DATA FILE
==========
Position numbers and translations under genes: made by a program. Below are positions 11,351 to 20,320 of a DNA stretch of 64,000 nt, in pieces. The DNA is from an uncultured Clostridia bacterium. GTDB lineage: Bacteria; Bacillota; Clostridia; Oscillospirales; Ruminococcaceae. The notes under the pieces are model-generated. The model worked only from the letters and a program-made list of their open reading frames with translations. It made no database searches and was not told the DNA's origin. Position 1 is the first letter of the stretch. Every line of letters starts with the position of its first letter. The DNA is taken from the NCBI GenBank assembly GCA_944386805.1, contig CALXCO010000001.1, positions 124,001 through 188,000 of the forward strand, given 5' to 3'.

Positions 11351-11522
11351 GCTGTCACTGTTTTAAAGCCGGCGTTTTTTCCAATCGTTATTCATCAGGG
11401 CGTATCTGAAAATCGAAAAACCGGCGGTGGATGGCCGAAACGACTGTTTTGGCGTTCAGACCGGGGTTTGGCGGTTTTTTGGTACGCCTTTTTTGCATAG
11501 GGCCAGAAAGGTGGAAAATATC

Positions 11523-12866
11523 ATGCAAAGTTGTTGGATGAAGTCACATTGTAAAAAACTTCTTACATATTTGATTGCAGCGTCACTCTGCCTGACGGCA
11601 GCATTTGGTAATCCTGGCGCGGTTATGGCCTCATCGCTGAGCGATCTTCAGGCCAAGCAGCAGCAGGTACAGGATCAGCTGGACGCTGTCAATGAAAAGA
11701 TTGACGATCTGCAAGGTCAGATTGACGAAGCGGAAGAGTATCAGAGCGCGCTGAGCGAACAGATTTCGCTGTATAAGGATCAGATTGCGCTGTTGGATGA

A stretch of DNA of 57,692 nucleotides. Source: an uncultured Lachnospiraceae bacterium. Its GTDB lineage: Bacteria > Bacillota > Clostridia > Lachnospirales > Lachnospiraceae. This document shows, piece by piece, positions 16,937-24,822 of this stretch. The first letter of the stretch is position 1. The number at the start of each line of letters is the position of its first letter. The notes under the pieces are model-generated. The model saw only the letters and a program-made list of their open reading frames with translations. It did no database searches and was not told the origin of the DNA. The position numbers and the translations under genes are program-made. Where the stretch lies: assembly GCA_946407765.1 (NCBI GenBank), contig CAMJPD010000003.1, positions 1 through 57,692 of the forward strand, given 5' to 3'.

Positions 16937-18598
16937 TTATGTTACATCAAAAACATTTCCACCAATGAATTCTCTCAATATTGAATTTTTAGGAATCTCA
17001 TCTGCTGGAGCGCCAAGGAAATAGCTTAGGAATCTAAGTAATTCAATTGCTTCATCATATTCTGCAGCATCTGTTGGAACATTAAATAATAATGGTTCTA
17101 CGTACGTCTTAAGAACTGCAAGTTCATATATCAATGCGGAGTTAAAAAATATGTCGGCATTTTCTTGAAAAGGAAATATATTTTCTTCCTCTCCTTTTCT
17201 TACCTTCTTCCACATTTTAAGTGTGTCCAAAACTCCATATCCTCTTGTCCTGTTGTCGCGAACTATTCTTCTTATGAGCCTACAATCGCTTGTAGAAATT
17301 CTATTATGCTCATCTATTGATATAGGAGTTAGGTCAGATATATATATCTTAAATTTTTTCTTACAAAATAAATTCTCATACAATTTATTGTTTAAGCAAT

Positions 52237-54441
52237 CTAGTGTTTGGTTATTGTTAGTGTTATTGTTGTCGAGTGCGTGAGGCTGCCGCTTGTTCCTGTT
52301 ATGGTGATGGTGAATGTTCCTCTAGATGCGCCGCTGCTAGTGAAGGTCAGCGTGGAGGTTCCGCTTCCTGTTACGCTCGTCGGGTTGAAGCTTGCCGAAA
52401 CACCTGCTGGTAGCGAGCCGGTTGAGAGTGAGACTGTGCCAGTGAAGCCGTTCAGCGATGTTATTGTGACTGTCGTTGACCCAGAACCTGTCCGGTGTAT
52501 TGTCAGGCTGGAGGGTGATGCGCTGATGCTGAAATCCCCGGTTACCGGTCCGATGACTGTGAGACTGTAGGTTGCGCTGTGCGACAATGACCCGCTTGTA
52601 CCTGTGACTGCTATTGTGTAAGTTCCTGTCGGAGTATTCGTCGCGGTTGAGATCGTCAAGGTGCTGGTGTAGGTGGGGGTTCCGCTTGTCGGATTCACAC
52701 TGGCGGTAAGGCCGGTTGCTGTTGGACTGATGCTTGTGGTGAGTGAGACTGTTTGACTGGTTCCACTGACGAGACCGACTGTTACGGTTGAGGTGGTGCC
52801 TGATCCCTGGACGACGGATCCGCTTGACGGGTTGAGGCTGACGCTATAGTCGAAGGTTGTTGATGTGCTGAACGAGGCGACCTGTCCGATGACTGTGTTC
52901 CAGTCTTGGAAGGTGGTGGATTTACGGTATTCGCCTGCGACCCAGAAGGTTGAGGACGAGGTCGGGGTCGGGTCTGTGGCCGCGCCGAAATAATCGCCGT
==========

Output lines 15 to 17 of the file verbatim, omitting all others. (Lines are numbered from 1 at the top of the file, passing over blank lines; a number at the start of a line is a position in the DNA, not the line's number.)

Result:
17201 TACCTTCTTCCACATTTTAAGTGTGTCCAAAACTCCATATCCTCTTGTCCTGTTGTCGCGAACTATTCTTCTTATGAGCCTACAATCGCTTGTAGAAATT
17301 CTATTATGCTCATCTATTGATATAGGAGTTAGGTCAGATATATATATCTTAAATTTTTTCTTACAAAATAAATTCTCATACAATTTATTGTTTAAGCAAT

Positions 52237-54441